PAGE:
The yearly Directories of Washington Manufacturers indicate that Seattle Empire consistently employed as many or very nearly as many employees as Supply Laundry. Thus its laundry girls handled just as many collars and shirts.

All large power laundries used specialized machines were to starch and iron collars, cuffs, gentleman’s shirts and women’s shirtwaists. At Seattle Empire Laundry, different tasks were on different floors: deliver, washing, and extracting took place in the basement and first floor; drying, starching and ironing took place on the second.

The top floor was used for "storage"; it became a fully functioning part of the laundry only in 1923 (City Permit #227730). Most probably the sorting and marking first took place in the front basement area directly below the Will Call office. In May of 1923, sorting was moved to the second floor - a clothes chute was cut in the ceiling so marked goods could be easily transferred downstairs (City Permit #224818).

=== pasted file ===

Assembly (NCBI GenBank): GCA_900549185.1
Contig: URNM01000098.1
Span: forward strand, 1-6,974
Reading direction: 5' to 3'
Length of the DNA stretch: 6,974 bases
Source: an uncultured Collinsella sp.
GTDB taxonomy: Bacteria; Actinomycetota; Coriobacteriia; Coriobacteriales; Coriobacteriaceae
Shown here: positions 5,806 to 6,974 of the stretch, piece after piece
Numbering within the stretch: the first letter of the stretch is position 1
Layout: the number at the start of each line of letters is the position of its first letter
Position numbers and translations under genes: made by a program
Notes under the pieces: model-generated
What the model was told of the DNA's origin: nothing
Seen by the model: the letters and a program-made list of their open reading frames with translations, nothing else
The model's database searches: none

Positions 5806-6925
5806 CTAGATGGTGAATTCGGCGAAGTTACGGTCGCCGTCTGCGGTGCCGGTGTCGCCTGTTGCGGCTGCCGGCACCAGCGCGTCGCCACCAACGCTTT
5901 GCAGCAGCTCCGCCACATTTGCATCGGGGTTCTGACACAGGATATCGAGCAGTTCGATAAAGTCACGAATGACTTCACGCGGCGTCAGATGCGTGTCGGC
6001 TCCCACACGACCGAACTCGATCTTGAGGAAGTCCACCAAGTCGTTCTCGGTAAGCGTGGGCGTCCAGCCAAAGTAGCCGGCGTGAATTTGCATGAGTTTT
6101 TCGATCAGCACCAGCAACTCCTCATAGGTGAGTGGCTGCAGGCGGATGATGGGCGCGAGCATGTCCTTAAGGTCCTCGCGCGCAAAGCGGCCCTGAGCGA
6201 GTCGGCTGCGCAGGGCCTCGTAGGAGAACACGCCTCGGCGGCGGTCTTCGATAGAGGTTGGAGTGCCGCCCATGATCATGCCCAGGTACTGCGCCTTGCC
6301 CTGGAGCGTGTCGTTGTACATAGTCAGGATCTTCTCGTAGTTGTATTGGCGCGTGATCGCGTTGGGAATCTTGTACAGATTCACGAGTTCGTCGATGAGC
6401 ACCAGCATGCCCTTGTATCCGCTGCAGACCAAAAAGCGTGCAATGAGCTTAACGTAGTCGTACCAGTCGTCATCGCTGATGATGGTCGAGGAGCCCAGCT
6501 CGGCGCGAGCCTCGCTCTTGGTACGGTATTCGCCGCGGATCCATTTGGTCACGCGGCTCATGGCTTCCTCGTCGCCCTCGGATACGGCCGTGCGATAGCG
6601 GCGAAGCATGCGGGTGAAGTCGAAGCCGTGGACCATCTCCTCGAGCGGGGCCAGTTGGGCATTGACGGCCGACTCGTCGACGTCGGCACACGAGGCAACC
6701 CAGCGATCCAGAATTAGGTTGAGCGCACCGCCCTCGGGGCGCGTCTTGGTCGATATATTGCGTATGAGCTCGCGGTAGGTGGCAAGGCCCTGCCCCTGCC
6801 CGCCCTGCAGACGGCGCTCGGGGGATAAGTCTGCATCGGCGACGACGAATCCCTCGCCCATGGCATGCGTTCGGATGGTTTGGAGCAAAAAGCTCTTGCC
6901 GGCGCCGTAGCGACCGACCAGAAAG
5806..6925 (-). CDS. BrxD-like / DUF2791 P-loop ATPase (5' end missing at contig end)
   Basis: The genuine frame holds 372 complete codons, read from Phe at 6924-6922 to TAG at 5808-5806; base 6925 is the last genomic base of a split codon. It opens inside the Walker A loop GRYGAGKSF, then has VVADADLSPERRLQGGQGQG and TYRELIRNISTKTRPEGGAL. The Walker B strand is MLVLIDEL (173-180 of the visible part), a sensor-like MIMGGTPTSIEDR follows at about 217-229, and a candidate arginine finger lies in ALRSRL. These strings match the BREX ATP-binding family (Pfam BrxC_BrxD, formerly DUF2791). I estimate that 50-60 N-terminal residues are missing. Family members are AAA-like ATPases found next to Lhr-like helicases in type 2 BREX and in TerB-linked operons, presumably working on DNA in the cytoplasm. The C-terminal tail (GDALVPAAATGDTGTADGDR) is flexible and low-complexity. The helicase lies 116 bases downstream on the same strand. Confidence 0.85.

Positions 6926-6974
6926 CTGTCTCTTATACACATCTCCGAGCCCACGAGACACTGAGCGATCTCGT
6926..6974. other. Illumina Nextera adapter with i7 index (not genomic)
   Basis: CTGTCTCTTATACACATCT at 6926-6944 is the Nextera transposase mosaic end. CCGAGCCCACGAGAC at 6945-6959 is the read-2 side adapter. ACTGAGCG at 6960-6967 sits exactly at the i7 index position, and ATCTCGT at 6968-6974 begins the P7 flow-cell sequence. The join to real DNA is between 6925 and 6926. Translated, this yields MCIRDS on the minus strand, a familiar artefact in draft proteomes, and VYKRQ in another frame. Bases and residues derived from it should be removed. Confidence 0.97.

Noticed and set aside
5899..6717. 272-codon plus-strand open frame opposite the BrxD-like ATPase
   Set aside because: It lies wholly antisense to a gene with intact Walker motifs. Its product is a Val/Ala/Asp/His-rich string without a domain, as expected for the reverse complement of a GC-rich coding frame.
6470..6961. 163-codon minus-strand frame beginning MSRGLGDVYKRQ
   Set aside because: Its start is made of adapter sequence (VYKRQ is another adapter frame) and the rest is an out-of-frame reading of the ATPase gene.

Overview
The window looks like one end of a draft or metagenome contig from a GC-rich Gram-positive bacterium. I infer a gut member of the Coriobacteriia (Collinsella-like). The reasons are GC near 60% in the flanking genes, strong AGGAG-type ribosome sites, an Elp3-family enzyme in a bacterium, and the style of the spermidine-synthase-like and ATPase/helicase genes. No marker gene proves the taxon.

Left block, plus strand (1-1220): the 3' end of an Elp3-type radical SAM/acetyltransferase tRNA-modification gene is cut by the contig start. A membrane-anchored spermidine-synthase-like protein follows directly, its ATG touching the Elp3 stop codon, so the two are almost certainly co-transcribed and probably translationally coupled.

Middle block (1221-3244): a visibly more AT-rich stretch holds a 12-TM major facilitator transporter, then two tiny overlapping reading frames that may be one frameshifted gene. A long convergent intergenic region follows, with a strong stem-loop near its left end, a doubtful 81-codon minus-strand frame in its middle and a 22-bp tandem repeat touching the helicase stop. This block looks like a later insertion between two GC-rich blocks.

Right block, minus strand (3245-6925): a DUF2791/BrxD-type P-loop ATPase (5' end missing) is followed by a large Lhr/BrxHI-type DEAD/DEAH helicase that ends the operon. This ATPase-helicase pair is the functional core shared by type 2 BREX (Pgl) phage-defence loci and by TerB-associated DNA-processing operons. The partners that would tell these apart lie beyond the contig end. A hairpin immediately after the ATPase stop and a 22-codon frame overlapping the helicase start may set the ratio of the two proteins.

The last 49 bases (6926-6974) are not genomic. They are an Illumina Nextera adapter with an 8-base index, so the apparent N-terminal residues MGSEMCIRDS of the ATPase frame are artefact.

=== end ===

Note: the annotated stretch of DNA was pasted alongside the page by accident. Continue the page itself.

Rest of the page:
Laundry workers were expected to finish all work before quitting. They got no holiday pay, no vacation and reports of health problems among them were continuous. In 1914, Caroline J. Gleason completed a report on women's work lives for the Industrial Welfare Commission. Her investigation, "On the Wages, Conditions of Work and Cost and Standards of Living of Women Wage Earners in Washington," concurred with grave concerns about conditions in the laundries.

Nevertheless. laundry itself would simply not go away - and the power laundries were a fact of life in 1914. That year, the year D.C. Keeney opened his new Seattle Empire, the University of Washington launched its own "laundering course". An adjunct to the domestic science curriculum, its aim was to acquaint future housewives with power laundry technology.

The 1914 instructor took her students on a guided tour of Seattle's busy Washington Laundry - which proved to be a sobering experience. "Like the majority of people who have patronized steam laundries year in and year out," reported Pacific Laundryman, "the visitors had but little conception what laundering consists of."